par Erin Lowers
There are many reasons why music professionals end up in the music industry — sometimes it’s because they themselves are artists, and sometimes it’s because, in one way or another, music saved their lives, and sometimes, it’s because of the soundtracks they hear when thinking about life-changing moments.
In 2020, it’s safe to say that for many music professionals, especially Black music professionals, music was the soundtrack to a movement that awakened the world. In this moment, the demand for change and accountability across industries centered itself on socio-political anthems and emotionally-driven ballads. But this isn’t the first time music has been the backbone of political movements, nor is it the first time Vivian Barclay, General Manager of Warner Chappell Music Canada, has seen it in motion.
Raised in Jamaica, Barclay’s early interactions with music came at the hands of none other than the legendary Bob Marley.
“When you grow up in Jamaica you cannot escape Bob Marley, but, there are two versions of Marley: to tourists and the mainstream world, there are songs like “One Love”, but for most Jamaicans, Black people, people of colour and many disenfranchised people around the world, it’s “Redemption Song”, which uses the words of Marcus Garvey,” she explains. “I was eight years old when this song came out, so I suspect it did not really hit me till two years later when Bob Marley died, but the lyrics “these songs of freedom, redemption song” are an anthem for Black people everywhere and cemented for me the idea that songs can be the soundtrack to a movement. The simplicity of a simple acoustic song and a great melody is a quiet rallying cry to wake up, stand strong and stand firm.”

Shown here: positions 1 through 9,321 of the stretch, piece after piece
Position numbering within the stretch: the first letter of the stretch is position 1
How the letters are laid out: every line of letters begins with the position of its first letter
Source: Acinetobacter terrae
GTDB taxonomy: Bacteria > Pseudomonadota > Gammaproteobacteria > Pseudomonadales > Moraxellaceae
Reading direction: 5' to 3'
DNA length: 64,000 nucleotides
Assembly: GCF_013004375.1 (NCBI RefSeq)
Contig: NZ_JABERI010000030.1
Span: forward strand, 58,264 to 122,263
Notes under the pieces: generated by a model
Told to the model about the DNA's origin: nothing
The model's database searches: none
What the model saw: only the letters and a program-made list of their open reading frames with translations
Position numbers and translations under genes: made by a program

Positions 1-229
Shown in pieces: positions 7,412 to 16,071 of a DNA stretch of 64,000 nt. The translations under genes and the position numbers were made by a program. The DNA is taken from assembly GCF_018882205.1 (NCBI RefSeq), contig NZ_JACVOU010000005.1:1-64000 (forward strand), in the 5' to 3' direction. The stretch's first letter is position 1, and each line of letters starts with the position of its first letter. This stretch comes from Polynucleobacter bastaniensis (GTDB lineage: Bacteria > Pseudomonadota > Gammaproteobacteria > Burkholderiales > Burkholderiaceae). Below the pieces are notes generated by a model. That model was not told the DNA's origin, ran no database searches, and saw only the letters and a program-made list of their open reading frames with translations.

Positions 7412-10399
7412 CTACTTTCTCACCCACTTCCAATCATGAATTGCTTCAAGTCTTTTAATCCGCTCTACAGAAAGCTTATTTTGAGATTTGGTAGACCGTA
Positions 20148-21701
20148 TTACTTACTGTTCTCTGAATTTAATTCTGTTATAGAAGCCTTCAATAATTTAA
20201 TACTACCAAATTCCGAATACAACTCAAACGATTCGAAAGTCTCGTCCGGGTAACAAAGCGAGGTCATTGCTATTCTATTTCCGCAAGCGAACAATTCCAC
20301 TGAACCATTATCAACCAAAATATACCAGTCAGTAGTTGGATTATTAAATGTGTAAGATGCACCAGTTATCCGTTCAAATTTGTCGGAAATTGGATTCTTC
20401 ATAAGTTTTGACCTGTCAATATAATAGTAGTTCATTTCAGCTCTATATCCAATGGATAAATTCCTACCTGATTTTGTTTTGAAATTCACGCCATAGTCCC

While Barclay notes that “Redemption Song” is “arguably one of the single best songs to come out of Jamaica,” it’s also an impactful song, which to her is music that not only transcends genres and eras but also has accessible and relatable lyrics and melodies.
“An evergreen song is a song people sing, cover, and sample for generations and that become the soundtracks of their various parts of their lives. This era we are in now is interesting, and I wonder how many songs will be considered timeless 25 years from now,” she questions.
If there is one thing we do know, it’s that Barclay is dedicated to finding out. After studying radio and television at Ryerson University, Barclay joined community radio station CKLN-FM in production before becoming a show host and eventually becoming the Program Director. She moved on to work for Toronto-based event and entertainment company, Jones & Jones Productions, and, under the wings of the late Denise Jones, a visionary for Reggae music in Canada, Barclay would learn how the music industry and activism could intersect. In 2001, she took that knowledge with her to Warner Chappell Music Canada where she joined the copyright department before being appointed General Manager in 2008.
As the only Black General Manager working in music in Canada, and the only woman General Manager in Canada, Barclay has met with her fair share of challenges, but she has never wavered. And of course, music, like Michael Kiwanuka’s “Black Man in a White World” and Jully Black’s “I Travelled,” carried her through this roller-coaster journey.